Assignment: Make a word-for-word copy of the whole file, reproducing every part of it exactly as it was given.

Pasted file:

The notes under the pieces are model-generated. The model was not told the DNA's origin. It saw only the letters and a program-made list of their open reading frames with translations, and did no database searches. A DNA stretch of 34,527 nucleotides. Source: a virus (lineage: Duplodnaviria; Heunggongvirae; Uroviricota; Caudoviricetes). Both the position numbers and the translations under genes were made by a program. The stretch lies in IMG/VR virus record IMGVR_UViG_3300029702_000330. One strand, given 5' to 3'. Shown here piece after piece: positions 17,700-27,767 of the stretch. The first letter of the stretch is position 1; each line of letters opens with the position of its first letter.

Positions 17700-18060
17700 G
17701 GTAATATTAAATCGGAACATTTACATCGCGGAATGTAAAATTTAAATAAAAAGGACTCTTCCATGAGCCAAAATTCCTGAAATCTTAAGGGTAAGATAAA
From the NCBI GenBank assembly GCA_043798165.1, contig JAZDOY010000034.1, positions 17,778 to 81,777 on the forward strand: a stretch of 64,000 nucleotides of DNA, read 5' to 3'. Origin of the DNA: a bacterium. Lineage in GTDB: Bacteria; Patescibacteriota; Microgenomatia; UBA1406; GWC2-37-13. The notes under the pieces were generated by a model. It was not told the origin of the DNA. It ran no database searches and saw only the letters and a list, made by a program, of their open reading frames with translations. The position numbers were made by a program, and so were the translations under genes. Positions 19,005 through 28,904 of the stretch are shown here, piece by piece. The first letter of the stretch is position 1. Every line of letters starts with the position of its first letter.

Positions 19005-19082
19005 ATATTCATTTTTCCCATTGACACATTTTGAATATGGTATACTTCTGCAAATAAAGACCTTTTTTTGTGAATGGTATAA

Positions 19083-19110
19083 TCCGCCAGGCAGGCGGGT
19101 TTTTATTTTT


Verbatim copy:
The notes under the pieces are model-generated. The model was not told the DNA's origin. It saw only the letters and a program-made list of their open reading frames with translations, and did no database searches. A DNA stretch of 34,527 nucleotides. Source: a virus (lineage: Duplodnaviria; Heunggongvirae; Uroviricota; Caudoviricetes). Both the position numbers and the translations under genes were made by a program. The stretch lies in IMG/VR virus record IMGVR_UViG_3300029702_000330. One strand, given 5' to 3'. Shown here piece after piece: positions 17,700-27,767 of the stretch. The first letter of the stretch is position 1; each line of letters opens with the position of its first letter.

Positions 17700-18060
17700 G
17701 GTAATATTAAATCGGAACATTTACATCGCGGAATGTAAAATTTAAATAAAAAGGACTCTTCCATGAGCCAAAATTCCTGAAATCTTAAGGGTAAGATAAA
From the NCBI GenBank assembly GCA_043798165.1, contig JAZDOY010000034.1, positions 17,778 to 81,777 on the forward strand: a stretch of 64,000 nucleotides of DNA, read 5' to 3'. Origin of the DNA: a bacterium. Lineage in GTDB: Bacteria; Patescibacteriota; Microgenomatia; UBA1406; GWC2-37-13. The notes under the pieces were generated by a model. It was not told the origin of the DNA. It ran no database searches and saw only the letters and a list, made by a program, of their open reading frames with translations. The position numbers were made by a program, and so were the translations under genes. Positions 19,005 through 28,904 of the stretch are shown here, piece by piece. The first letter of the stretch is position 1. Every line of letters starts with the position of its first letter.

Positions 19005-19082
19005 ATATTCATTTTTCCCATTGACACATTTTGAATATGGTATACTTCTGCAAATAAAGACCTTTTTTTGTGAATGGTATAA

Positions 19083-19110
19083 TCCGCCAGGCAGGCGGGT
19101 TTTTATTTTT